The Future for Urban Conservation—The HUL Approach
The Historic Urban Landscape (HUL) approach, adopted by UNESCO in 2011, is gaining traction around the world as a new way of thinking about historic cities and other urban areas.
The HUL approach ‘provides the basis for integration of urban conservation within an overall sustainable development framework through the application of a range of traditional and innovative tools adapted to local contexts’. HUL is not a ‘class’ of heritage and has been defined by UNESCO in the following way:
…the historic urban landscape is the urban area…extending beyond the notion of ‘historic centre’ or ‘ensemble’ to include the broader urban context and its geographical setting. This wider context includes notably the site’s topography, geomorphology, hydrology and natural features, its built environment, both historic and contemporary, its infrastructures above and below ground, its open spaces and gardens, its land use patterns and spatial organization, perceptions and visual relationships, as well as all other elements of the urban structure. It also includes social and cultural practices and values, economic processes and the intangible dimensions of heritage.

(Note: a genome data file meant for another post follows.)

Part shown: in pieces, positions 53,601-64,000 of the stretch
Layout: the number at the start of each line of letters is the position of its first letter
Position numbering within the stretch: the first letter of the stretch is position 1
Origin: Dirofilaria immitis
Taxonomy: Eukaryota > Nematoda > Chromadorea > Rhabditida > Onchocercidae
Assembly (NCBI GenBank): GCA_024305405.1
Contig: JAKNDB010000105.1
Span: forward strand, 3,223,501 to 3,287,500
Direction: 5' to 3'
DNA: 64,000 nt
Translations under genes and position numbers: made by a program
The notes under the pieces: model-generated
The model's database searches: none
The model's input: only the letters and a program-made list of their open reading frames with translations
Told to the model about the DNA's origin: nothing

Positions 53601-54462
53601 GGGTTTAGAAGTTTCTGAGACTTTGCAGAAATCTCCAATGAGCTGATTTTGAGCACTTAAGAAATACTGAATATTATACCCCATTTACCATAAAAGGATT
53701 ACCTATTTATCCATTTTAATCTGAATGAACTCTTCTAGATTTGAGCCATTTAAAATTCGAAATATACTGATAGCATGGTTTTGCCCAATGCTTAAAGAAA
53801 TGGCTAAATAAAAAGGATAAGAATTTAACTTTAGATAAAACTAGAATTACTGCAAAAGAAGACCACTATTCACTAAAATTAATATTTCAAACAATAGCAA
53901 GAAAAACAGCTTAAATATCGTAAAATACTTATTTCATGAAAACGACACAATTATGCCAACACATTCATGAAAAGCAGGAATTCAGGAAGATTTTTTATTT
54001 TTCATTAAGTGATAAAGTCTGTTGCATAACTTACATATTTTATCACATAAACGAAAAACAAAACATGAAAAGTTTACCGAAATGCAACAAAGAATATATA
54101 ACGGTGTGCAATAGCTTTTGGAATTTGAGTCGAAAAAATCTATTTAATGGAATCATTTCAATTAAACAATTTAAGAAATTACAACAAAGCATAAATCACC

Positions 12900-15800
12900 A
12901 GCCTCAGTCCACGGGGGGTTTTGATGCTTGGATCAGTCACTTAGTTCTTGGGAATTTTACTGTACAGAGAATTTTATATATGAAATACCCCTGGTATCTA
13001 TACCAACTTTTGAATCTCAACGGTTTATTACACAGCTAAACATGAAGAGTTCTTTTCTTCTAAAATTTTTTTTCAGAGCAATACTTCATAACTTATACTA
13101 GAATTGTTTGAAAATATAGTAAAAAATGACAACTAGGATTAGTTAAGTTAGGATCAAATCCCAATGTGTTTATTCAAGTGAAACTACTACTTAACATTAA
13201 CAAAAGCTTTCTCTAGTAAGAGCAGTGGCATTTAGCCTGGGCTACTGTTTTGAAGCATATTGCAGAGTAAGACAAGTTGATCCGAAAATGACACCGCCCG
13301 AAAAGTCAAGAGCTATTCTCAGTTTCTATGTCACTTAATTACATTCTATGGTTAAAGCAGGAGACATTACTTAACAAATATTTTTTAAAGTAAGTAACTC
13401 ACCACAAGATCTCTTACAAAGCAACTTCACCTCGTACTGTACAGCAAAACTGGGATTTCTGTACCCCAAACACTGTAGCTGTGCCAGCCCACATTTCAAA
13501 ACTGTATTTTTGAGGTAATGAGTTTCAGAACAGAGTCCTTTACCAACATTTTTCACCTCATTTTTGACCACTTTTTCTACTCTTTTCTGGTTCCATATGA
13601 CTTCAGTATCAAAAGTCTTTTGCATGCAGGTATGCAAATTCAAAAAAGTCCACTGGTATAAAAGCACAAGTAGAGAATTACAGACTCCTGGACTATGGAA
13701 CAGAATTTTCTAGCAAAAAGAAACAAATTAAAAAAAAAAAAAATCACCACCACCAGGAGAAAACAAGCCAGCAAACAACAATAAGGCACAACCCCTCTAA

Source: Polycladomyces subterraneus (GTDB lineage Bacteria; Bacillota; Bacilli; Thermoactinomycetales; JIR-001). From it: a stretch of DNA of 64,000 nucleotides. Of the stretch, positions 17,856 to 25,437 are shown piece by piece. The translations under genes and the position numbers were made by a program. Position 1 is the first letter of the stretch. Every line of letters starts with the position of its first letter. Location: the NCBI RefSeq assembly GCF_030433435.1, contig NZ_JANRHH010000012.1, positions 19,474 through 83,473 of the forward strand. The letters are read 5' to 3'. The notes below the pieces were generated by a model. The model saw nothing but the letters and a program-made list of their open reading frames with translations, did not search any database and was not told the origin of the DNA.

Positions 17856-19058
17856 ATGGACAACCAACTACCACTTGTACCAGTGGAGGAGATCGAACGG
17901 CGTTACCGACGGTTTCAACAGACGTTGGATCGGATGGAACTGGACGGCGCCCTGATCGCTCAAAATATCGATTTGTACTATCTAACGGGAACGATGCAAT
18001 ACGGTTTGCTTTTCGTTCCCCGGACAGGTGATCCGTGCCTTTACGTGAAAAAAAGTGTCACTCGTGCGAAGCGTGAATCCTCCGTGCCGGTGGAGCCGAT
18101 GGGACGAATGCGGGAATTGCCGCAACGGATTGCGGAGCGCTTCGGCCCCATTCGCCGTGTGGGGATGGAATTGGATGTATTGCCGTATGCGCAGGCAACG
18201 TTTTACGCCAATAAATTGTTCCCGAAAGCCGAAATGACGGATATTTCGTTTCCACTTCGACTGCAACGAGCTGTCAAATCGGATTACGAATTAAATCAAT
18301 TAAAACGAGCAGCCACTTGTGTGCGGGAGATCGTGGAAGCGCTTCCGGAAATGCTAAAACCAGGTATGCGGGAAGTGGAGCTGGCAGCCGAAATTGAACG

Ballarat: The Historic Urban Landscape Approach in Practice
The City of Ballarat in Victoria is facing unprecedented growth. Yet, despite this, or perhaps because of it, the City has fully implemented the HUL approach throughout all aspects of its management and administration.
Its political leaders have committed to ‘implementing the HUL approach as the guiding framework for managing change in their historic city’, enabling ‘the city’s distinctive cultural identity… to be placed front and centre in its planning for the future’.
When it signed up as a pilot city to UNESCO’s HUL program in 2013, it became the first local government area in the world to do so. The HUL approach is now well integrated and accepted throughout the entire city. Communities are actively engaged in all major decisions and activities. Development has not stopped as a result. Rather, the opposite is true with developers understanding the value of working with the city administration and community to arrive at mutually beneficial outcomes that can achieve ‘a more sustainable future for the entire community.’